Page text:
- Two communities on Kyushu, the largest island in southern Japan, were evacuated when a volcano erupted and sent large rocks and ash into the night sky.
- JMA warned that lava, ash, and scorching gas could flow within 2 kilometers of the crater and that volcanic boulders could fall within 3 kilometers.
On the major southern island of Japan, Kyushu, two villages have been evacuated after a volcano erupted and threw big rocks and ash into the night sky.
In the southern prefecture of Kagoshima, large rocks were thrown out of the Sakurajima volcano as far as 2.5 kilometers on Sunday night. Orange flames flashing close to the crater, as well as dark smoke with ash blowing high over the peak, were seen in footage broadcast on Japan’s NHK public television.
51 people from two towns directly adjacent to the volcano were told to leave their houses by Japan’s Meteorological Agency, which increased the explosion alert to the highest level of 5.
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According to Kagoshima city, 33 had already left their houses by Monday morning for a nursing home in a more secure area. Others who were required to evacuate, according to NHK, may have done so.
Deputy Chief Cabinet Secretary Yoshihiko Isozaki told reporters, “We will put the people’s lives first and do our utmost to assess the circumstances and respond to any emergency. He urged the populace to closely monitor local authority updates to preserve their lives.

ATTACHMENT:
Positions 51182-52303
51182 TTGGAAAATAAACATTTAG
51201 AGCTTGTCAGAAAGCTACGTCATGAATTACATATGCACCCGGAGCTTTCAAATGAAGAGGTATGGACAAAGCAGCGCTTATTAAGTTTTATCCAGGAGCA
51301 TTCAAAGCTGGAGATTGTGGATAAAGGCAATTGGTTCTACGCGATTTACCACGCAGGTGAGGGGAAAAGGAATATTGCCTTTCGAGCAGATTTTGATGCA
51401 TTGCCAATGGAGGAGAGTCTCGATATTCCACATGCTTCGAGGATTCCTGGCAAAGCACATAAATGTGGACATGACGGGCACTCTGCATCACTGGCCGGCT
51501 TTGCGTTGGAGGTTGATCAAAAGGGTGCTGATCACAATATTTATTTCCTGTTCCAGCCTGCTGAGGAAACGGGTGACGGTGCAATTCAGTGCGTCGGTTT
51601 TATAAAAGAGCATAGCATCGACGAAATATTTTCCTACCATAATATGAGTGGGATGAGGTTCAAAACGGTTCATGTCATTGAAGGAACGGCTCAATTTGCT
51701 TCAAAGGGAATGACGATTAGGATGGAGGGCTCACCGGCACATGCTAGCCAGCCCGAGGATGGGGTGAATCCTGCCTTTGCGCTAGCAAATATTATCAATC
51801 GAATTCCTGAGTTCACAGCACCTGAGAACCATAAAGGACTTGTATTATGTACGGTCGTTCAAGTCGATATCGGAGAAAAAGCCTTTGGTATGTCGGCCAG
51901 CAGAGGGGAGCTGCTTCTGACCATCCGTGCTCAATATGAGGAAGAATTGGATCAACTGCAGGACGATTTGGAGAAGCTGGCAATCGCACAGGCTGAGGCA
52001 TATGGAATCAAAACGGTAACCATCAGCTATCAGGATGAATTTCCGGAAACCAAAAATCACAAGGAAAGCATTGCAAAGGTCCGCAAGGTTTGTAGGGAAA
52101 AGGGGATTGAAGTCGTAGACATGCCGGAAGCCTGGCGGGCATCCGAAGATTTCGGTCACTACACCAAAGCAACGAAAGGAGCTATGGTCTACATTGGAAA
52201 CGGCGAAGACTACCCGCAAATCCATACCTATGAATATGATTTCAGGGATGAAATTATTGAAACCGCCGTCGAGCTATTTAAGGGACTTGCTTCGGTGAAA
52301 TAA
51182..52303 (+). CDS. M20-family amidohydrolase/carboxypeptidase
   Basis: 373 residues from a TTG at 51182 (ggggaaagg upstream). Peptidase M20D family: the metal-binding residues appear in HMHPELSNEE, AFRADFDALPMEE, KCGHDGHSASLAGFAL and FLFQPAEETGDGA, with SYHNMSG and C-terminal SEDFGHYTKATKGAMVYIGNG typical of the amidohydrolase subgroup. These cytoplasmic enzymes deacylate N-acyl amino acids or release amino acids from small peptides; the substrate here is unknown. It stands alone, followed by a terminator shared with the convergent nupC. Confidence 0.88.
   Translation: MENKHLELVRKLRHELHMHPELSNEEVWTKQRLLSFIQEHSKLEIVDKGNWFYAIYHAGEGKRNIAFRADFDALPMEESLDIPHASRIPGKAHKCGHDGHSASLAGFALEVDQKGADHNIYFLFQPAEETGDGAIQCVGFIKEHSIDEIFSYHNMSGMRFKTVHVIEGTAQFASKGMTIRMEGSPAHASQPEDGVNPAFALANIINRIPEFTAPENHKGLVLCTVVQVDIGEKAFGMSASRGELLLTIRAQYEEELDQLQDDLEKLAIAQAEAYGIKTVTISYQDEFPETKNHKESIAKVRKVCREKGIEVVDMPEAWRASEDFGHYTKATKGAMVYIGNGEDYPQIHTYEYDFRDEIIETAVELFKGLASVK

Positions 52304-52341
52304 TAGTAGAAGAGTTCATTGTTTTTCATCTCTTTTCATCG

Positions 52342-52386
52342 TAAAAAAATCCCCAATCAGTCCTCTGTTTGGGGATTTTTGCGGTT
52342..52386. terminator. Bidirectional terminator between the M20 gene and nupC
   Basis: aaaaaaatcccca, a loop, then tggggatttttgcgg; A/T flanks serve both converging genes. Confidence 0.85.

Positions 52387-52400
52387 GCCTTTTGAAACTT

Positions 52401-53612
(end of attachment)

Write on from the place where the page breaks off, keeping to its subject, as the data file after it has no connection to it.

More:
Some ash was visible on cars in Kagoshima, but no injuries or damage were recorded. Despite being on summer break, local schools will be closed Monday for clubs and extracurricular activities.
JMA warned that volcanic boulders could fall within 3 kilometers of the crater and that lava, ash, and scalding gas could flow within 2 kilometers.
Residents must still be looking for falling rocks, mudslides, and pyroclastic flows, according to the JMA official in charge of volcano alert, Tsuyoshi Nakatsuji. However, the likelihood of additional explosive, violent eruptions was low. In addition, he encouraged people to keep their curtains closed and stay away from windows because they might break under the force of an eruption.
One of Japan’s most active volcanoes, Sakurajima on the major southern island of Kyushu, has regularly erupted. It was once an island, but after an eruption in 1914 that claimed 58 lives, it was transformed into a peninsula.
Around 1,000 kilometers to the southwest of Tokyo sits Sakurajima.
Source: Global News
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